2009-09-11 / Columnists

It's My Turn

Consensus Still Possible With Healthcare Reform
By Douglas E. Schoen

Douglas E. Schoen was a campaign consultant for more than 30 years and is the author of "Declaring Independence: The Beginning of the End of the Two-Party System."

Despite the skepticism of many Democrats, genuine bipartisanship on healthcare reform is not only still possible, but is probably the only way to get major reform passed.

Support for reform is certainly dwindling. A recent NBC poll found that just 41 percent of Americans support the president's healthcare proposals, while 42 percent think they're a bad idea. Only 24 percent believe their care would improve under Obama's plan; 40 percent think it would get worse. Americans also believe - correctly - that negotiations between the two parties have become acrimonious. A recent Pew poll found that 63 percent of Americans think that the president and Republicans aren't working together, up from 50 percent two months ago. More respondents pin the blame for the breakdown on the GOP than on Obama. But the slice that thinks the president bears some responsibility is now at 17 percent, up from 7 percent in February.

There's still widespread support for reform in principle, though. Sixty percent of respondents think the healthcare system needs "major reform" or a "complete overhaul." So the American public can be won back. But only if the Democrats embrace bipartisanship.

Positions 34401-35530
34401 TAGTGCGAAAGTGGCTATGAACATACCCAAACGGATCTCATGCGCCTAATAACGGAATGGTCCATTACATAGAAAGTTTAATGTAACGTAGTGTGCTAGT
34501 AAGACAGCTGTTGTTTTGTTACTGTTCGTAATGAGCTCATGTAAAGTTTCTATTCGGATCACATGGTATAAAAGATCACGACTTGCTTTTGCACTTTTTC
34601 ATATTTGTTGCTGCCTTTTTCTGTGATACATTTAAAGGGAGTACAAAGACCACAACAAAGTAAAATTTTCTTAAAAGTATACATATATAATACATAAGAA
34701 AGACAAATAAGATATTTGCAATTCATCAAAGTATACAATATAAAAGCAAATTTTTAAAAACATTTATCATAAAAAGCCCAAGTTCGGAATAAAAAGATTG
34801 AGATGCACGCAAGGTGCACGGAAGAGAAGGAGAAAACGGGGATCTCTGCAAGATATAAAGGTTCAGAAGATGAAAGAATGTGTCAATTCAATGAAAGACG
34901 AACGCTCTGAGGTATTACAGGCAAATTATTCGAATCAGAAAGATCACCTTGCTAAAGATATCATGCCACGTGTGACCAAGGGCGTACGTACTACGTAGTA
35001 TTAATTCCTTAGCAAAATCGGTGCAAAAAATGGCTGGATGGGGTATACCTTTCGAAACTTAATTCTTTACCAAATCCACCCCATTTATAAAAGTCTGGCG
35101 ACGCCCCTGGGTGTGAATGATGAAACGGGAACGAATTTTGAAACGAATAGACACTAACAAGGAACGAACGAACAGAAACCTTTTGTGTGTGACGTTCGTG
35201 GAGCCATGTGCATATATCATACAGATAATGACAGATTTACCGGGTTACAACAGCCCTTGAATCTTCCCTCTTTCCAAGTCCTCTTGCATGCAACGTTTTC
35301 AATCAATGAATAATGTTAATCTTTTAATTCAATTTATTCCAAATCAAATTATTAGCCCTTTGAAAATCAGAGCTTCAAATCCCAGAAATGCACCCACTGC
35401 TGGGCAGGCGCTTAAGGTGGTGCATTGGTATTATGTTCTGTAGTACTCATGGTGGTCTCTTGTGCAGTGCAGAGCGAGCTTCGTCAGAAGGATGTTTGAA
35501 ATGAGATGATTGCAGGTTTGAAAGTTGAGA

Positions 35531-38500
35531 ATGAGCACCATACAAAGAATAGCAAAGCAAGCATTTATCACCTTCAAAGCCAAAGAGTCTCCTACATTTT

The administration recently took a step in that direction when it signaled a willingness to support a national insurance co-op system over a public option. In another move sure to shoreup GOP support, the president has reportedly agreed to oppose repealing the "non-interference" clause in the Medicare drug benefit.

Bold acts of bipartisanship have taken place outside of the White House, too. Senator Ron Wyden, DOre., has been gaining steam in his campaign for a "third way" reform bill that aims to shift people off of employer based insurance. And despite pressure to call off bipartisan talks, the Democratic members of the influential "Gang of Six" are engaging with their Republican colleagues. Senate Finance Committee chairman Max Baucus has promised that they "remain committed" to achieving a bipartisan bill.

There are plenty of innovative policies based on the president's core principles that will effect change and garner support from both parties. A fullscale overhaul might not be politically possible at this time.

Policymakers should re-visit plans to institute electronic medical record keeping and make insurance more portable. Tort reform also hasn't received enough attention. And preventative care programs tend to be universally popular and have a track record of bringing down long-term costs. Healthcare reformers should redevote themselves to reaching across the aisle.

Abandoning bipartisanship now would further divide the country, jeopardizing future legislative efforts and making it that much harder for the government to address the huge challenges we're facing.

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